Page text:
What DNC Means to You
According to the Direct Marketing Association, over 300,000 people had registered by noon on Friday, June 27, 2003, the first day the DNC website went live. After only fourteen hours of operation the web site had logged about 735,000 registrants. Interestingly enough however, a large number of confirmation emails from the FTC may have been blocked by anti-Spam software. Just over a year later, the number of registered phone numbers is nearing the 70 million mark!
Certain amendments were made to the Telemarketing Sales Rule (TSR) when the “Final Rule” was published on January 26 of this year, but some regulations have remained hard and fast. Telemarketers are still required to restrict their calls to 8 a.m. to 9 p.m., identify themselves as a seller, and offer full disclosure of the goods and services they are hawking without misrepresentation.
The amendments addressed further issues, including the ominous DNC list which got its start in June, 2003. Exemptions, call abandonment, digital identity disclosure, and the definition of “authorized billing” are topics that all telemarketers should be aware of whether they are primarily concerned with telemarketing and voice broadcast or involved with these media secondarily as part of their overall marketing scheme.
True to form, congress has exempted non-profit groups soliciting donations, including campaign donations, from scrubbing their call lists against the FTC’s DNC list each ninety days. And, telemarketing firms operating on a non-profit organization’s behalf are similarly exempt; although, they must honor individuals’ requests to have their numbers stricken from the dial list. Long distance companies, airlines, and insurance carriers are also exempt. However, telemarketers operating on their behalf are not exempt.
Still, removing DNC numbers from their auto dialers is not the only thing that direct voice marketers have to worry about. To save consumers from waiting for extended periods before talking to the seller that has called their house, telemarketers need to connect them to a sales representative within two seconds of the answer. If a representative is not available a recording must be played with the seller’s name and phone number but without a sales pitch. Further, no more than 3% of answered calls can end in abandonment and it is the telemarketer’s responsibility to maintain records illustrating compliance with these restrictions.
Although telemarketers have always been responsible for identifying themselves verbally as a seller, according to the TSR, the final rule now makes them responsible to identify themselves digitally. Sellers’ numbers and names if possible must be accessible to caller ID technology.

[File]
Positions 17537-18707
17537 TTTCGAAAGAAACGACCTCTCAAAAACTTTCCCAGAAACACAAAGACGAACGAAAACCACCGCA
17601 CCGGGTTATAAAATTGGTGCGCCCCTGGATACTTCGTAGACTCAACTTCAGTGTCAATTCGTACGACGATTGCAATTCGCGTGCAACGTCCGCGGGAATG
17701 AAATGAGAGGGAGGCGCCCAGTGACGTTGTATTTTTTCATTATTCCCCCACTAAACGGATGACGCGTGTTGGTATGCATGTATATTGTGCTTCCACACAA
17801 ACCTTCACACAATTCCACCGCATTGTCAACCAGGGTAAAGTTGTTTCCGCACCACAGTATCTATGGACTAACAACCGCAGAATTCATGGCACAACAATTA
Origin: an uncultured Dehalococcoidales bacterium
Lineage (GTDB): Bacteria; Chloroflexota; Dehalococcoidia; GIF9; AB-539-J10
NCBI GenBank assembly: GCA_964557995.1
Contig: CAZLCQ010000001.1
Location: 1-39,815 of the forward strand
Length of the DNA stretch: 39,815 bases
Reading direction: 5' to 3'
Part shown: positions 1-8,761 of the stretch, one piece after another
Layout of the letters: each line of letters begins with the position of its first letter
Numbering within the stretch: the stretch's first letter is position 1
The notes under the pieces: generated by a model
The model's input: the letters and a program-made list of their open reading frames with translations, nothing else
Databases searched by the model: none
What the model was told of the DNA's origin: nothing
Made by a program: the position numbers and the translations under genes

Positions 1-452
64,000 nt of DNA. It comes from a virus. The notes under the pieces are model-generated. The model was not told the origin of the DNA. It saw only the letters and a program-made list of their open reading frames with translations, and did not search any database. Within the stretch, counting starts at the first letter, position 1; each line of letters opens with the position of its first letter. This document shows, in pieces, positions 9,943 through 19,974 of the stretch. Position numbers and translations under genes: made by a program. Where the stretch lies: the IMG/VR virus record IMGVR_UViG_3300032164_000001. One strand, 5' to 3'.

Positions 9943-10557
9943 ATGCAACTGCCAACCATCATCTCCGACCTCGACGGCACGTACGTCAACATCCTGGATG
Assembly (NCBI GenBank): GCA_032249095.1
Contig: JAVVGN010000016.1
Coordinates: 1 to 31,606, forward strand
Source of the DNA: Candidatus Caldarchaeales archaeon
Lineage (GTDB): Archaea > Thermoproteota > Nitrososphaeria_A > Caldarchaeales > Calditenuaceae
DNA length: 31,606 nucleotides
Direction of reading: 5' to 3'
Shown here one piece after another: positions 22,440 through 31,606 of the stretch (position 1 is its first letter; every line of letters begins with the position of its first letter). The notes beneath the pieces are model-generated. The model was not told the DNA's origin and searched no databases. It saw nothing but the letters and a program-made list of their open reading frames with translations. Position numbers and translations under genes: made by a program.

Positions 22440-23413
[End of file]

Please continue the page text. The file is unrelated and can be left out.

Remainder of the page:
Telemarketers are also responsible for identifying their billing practices fully. The TSR has set forth very explicit guidelines for what is considered authorized billing. Unauthorized billing will be viewed as “abusive.” Written billing confirmation will only be allowed when sellers are not involving the consumer in a free-to-pay situation and do not possess pre-acquired account information. Only recorded oral authorization will be accepted as “express informed consent” to billing in these situations and only if they meet the following guidelines. The consumer must express agreement to be billed, and the consumer must recite at least the last four digits of their account number. Sellers and telemarketers also cannot buy or sell unencrypted account numbers.
Before telemarketers throw their hands up, they should consider that most of the regulations listed above are already in common practice. Furthermore, sellers can still contact their customers for up to three months following a request for information and for eighteen months after they purchase a product or service or pay a bill. Still, written permission is required for any for-profit company to contact even their own clientele without restriction if they are on the DNC list. However, we have been dealing with the state run DNC’s for a while. If anything, the FTC’s DNC offers a centralized contact point for phone number suppression, as opposed to the thirty-five lists that are currently or soon to be in effect. The TSR makes provisions to “square with” or incorporate all these lists eventually.
SAN Number Provision
If you are utilizing a telephone to promote your business, you need to register with the FTC on their website at www.telemarketing.donotcall.gov. The first five area codes that you wish to solicit within are free. Beyond that, each area code costs $25 per year with a maximum annual fee of $7,325.
All Telemarketers who use the DNC list must first submit appropriate certification information in order to receive a “SAN” (Subscription Account Number). Your SAN entitles you to download the phone numbers of the Do Not Call registrants in your calling areas.
Lists purchased from mailing list suppliers are often but not always pre-scrubbed against the Do Not Call Lists from each state as well as the national list. It is crucial, however, that everyone understands the penalty phase of the rules. Only the company which benefits from the actual call is liable in the event of an inappropriate call. That being said, it makes sound financial sense to put a process in place that eliminates any numbers registered on the DNC from your calling list. This de-dupe process can be completed in-house or by your list supplier. Additionally, your SAN must be provided to your list supplier prior to delivery of any telephone data. Plan ahead and avoid registration delays by registering for your SAN well in advance of your campaign.
The rules are somewhat confusing and, depending on the size of your calling area, somewhat expensive to follow. It’s important however to not let these and other factors put your organization into a position of non-compliance. With a few easy steps and a thorough process in place, you can avoid the “DNC blues”.